Even as a paramedic, I couldn't save our son from meningitis
A GRIEVING paramedic has told of the devastating speed at which his young son died from meningitis, despite his own medical training.
Robbie Sheehan (2) from Moone, Co Kildare, died after being struck down by the infection after a Saturday spent playing with his cousins, in April 2007.
His father David told how he and his wife Yvonne were initially unconcerned when their son started vomiting, because they merely thought he had eaten too many sweets. He showed none of the classic signs of meningitis. However, the couple realised there was something wrong when Robbie began to hallucinate, crying out that he was falling.
They brought him to hospital in Portlaoise, where staff could not pin his illness down, but said they would treat him 'for everything' and he was put on a drip of antibiotics.
Some time later, David and Yvonne went to change their son's nappy and spotted the telltale devastating rash.
By the Sunday night, Robbie was still very ill but had stabilised, with doctors telling them that the next 24 hours would be critical.
Shortly after 6am on Monday, David and Yvonne, along with Robbie's two grandmothers, were praying in the family room when a nurse burst in, asking for the family.
"We ran after her and just as we went through the doors of intensive care I could see 15 medics in the small room with him," Mr Sheehan said.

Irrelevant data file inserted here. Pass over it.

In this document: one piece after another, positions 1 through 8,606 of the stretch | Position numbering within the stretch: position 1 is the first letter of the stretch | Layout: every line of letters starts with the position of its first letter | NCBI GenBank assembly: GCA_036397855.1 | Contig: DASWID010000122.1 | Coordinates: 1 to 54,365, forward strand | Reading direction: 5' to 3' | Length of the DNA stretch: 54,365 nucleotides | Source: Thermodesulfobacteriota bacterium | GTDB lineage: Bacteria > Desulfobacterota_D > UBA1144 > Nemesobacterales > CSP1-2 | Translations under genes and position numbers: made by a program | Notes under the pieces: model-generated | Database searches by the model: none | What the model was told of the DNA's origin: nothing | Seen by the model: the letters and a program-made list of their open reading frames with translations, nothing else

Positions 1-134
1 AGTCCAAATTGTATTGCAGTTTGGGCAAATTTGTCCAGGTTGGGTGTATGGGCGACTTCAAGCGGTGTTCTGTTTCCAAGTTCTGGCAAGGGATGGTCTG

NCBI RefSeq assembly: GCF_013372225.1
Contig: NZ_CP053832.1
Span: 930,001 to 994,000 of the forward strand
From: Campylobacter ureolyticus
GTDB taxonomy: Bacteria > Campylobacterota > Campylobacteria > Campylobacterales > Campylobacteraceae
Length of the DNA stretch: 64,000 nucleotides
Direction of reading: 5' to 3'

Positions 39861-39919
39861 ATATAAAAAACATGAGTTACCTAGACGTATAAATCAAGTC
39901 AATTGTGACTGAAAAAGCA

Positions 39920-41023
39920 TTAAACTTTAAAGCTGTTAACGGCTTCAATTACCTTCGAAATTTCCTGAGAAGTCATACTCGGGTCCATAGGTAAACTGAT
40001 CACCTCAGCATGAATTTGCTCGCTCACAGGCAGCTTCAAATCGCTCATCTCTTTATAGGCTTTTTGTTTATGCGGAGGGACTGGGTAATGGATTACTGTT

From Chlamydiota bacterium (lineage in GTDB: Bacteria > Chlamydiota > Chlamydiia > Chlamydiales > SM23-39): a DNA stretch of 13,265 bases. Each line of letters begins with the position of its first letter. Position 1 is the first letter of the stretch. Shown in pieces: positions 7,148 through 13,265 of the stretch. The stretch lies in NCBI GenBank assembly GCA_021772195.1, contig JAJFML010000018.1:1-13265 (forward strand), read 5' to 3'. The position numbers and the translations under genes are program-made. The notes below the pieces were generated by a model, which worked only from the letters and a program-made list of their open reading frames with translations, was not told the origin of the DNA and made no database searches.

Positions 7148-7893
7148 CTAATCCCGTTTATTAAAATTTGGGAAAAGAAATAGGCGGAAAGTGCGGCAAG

"All I could see was the consultant doing compressions on his chest," he recalled.
Mr Sheehan began to plead with his son to survive. But then the consultant turned to him, saying: "I think we should let him go, I think we should stop now."
Heartbroken, Mr Sheehan said: "I think you're right."
"Within 30 seconds they had most of the tubes and leads of out him and the room was cleared and we sat there with him," he said.
The devastation of meningitis was shared by Siobhan and Noel Carroll from Oranmore, Co Galway, who lost their daughter Aoibhe (4) in April 2008.
Both families are now supporting ACT for Meningitis, a support group that has joined forces with the Meningitis Research Foundation to highlight the need for swift action if parents suspect the illness in their child.
Happily, Harry Glynn (3) from Oranmore, Co Galway, survived an attack at the age of three months. His mother, Maeve, said it was the high-pitched cry that had alerted her that there was something wrong – but she never suspected meningitis. "We were lucky enough to get a doctor that realised what it was," she said.
"Just one hour later and it would have been too late."
Broadcaster Miriam O'Callaghan joined the campaign yesterday at Temple Street hospital, posing with 248 brown teddy bears representing each patient affected by the disease in Ireland each year – and 24 white teddy bears representing the number of deaths caused by meningitis.
Meningitis is an infection of the brain and spinal cord, which can also pass into the bloodstream, causing septicaemia.
Teens and children, especially babies, are most at risk.